MINNEAPOLIS (AP) — The fatal shooting of a black man by a Minneapolis police officer has prompted more than a week of protests and led to calls for answers as state and federal investigators continue to piece together what happened.
Jamar Clark, 24, was shot in the head Nov. 15 during what authorities said was a struggle with two police officers. Here's a look at where the investigation stands:
Authorities have said their initial investigation shows Clark was a suspect in an assault and was disrupting paramedics who were trying to help the victim. Police say they struggled with Clark, and he was shot.
People who claim they saw the shooting say Clark was handcuffed and wasn't struggling. The state agency that's investigating the shooting, the Bureau of Criminal Apprehension, said it's looking into whether Clark was restrained. They say handcuffs were at the scene, but it isn't clear whether they were on Clark or had just fallen at the scene.
Lt. Bob Kroll, the head of the Minneapolis police union, has said that Clark had his hands on an officer's gun. Authorities have said no other weapons were found at the scene.
A federal civil rights investigation is also underway.
VIDEO OF THE SHOOTING
Gov. Mark Dayton said Monday that he viewed video captured by an ambulance at the scene and it's inconclusive.
Dayton said the footage he saw contains no audio but shows "a very brief fragment where Mr. Clark and one of the officers encountered each other, and then they disappear from sight."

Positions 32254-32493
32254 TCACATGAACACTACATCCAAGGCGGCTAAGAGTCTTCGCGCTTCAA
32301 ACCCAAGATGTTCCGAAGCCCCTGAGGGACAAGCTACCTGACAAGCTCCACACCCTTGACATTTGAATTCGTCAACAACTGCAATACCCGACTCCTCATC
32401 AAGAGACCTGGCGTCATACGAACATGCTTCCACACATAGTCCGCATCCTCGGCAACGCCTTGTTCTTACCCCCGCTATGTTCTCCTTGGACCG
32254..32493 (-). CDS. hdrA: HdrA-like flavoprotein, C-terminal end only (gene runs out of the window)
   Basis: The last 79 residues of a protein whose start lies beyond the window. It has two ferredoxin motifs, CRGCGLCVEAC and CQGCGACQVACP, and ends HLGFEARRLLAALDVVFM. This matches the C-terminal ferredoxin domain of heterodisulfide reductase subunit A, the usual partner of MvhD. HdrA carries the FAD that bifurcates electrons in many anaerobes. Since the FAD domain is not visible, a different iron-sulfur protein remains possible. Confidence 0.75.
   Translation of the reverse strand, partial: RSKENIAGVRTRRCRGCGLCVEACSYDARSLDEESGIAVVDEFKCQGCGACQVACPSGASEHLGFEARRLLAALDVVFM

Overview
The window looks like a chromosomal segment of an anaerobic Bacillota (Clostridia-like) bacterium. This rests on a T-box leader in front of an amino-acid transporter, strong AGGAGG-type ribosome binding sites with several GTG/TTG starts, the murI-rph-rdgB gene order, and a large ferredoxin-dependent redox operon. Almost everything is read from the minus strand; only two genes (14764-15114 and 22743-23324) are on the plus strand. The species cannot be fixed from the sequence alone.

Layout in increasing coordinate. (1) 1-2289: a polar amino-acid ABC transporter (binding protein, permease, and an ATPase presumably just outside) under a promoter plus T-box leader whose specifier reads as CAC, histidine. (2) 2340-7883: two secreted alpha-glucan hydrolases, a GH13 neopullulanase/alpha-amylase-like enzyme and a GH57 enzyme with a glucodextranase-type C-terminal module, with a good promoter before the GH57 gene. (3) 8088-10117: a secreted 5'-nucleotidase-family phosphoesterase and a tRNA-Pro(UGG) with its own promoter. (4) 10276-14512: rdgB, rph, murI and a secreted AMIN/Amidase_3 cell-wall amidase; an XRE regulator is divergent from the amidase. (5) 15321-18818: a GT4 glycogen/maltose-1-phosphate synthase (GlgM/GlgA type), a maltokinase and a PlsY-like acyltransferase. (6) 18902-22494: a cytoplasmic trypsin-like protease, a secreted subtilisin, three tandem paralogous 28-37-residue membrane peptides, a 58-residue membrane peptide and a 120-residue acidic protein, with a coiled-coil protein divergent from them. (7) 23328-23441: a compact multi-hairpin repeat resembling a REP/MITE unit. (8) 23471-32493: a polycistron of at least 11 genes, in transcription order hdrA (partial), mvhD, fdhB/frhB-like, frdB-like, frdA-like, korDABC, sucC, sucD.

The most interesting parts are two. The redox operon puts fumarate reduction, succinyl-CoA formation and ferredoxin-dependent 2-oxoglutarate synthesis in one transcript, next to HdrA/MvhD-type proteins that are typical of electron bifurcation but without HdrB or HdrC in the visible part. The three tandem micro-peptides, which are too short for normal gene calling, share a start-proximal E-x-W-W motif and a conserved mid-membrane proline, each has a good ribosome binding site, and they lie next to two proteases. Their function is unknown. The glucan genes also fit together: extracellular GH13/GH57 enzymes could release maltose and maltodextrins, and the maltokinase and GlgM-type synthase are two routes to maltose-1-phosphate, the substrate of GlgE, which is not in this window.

The ambulance video isn't the only video out there. The BCA has said it also has video from a mobile police camera, public housing cameras and citizens' cellphones, but that none of it shows the event in its entirety. The agency said releasing the footage now would taint its investigation.
Community members have said they won't leave the north side police precinct near the shooting site until authorities meet their demands, which include the release of video.
Protests — including a candlelight vigil for Clark last Friday that attracted hundreds — have been largely peaceful. But on Monday night, five people were injured in a shooting about a block from the precinct. It wasn't immediately clear what prompted the shooting. Police said Tuesday they are searching for three white male suspects. One protester described seeing three masked individuals who weren't part of the protest fire the shots.
Clark's family issued a statement after the shooting thanking protesters for their support but urging an end to the demonstration at the precinct. Black Lives Matter had previously planned to announce "next steps" on Tuesday morning following a weekend meeting with community members about strategy.
The BCA said it's giving the Clark investigation top priority, even as it warned that such inquiries can take as long as two to four months.
Protesters have several events planned through Sunday outside the 4th Precinct. And Clark's funeral — open to the public — is scheduled for Wednesday at a north Minneapolis church.